At the recent CoreNet Paris Summit, the delegates at my
session on Rethinking the Design Brief
were asked to prepare a three minute response to our presentations using the
materials on each of their tables. One table had Lego, another Fuzzy Felt, another
plasticine, another coloured paper and scissors and so on. The idea was that
using different materials to a flip chart or PowerPoint might facilitate producing
a more creative or lateral response.

Preparing a response

My first observation was that some groups were more engaged
than others, perhaps some delegates were willing to use the materials but
others found it all a bit strange. Some tables, particularly plasticine and Lego,
used the materials to make individual models and then bring them together into
one joint contribution, where other materials such as pens and paper meant that
one person was creating the output. The plasticine groups also found that manipulating
(warming up) the clay was tactile and helped them form a response. There was
clearly an order to the constraints that the material placed on the output –
plasticine was the most free form followed by Lego, the picture cards, magazine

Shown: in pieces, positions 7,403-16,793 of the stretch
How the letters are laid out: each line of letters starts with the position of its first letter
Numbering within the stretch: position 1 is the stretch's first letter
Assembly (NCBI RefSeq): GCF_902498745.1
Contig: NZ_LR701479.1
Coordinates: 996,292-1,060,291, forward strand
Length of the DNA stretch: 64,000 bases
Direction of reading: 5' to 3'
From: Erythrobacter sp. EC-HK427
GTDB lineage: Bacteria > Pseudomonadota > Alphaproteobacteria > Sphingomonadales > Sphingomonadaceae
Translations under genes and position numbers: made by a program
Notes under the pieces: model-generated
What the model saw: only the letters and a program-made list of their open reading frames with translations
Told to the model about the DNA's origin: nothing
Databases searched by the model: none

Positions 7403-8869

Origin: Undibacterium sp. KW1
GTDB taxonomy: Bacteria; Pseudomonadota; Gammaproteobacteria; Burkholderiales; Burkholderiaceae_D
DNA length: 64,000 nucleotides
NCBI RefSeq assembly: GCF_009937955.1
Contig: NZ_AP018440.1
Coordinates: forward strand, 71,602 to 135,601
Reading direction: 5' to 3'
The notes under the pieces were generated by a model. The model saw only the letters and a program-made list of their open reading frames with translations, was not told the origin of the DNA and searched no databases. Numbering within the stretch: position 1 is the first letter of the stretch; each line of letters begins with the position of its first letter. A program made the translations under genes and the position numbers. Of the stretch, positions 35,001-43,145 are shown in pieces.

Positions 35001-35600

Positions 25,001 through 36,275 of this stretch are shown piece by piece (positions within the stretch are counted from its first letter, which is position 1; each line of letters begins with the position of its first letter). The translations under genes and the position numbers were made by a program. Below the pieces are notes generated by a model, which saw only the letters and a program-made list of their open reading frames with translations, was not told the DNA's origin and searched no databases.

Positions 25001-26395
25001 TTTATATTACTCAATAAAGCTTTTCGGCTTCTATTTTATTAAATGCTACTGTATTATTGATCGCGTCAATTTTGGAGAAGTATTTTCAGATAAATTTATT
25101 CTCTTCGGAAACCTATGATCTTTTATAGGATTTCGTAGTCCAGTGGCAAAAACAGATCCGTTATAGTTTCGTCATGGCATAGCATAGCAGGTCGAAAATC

pictures and Fuzzy Felt were already preformed to some extent. In terms of the
response, the table with the pens and paper opted for a diagram with bullet
points and their response was the most traditional/expected, I am not sure whether
this was a consequence of the people or the materials.

Picture cards, Fuzzy Felt, Lego, colured card

The groups picked up on a number of key points:

the importance of recognising cultural and
personal differences and how to design for them;

that some people need order and structure
whereas others want chaos and choice;

a need for individual/solitary space and social/group

places for work requiring focus and
concentration not just interaction and collaboration;

supporting mobility and choice through multiple work-settings;

bringing nature and fun into the workplace.

Magazines, pen & paper, plasticine x 2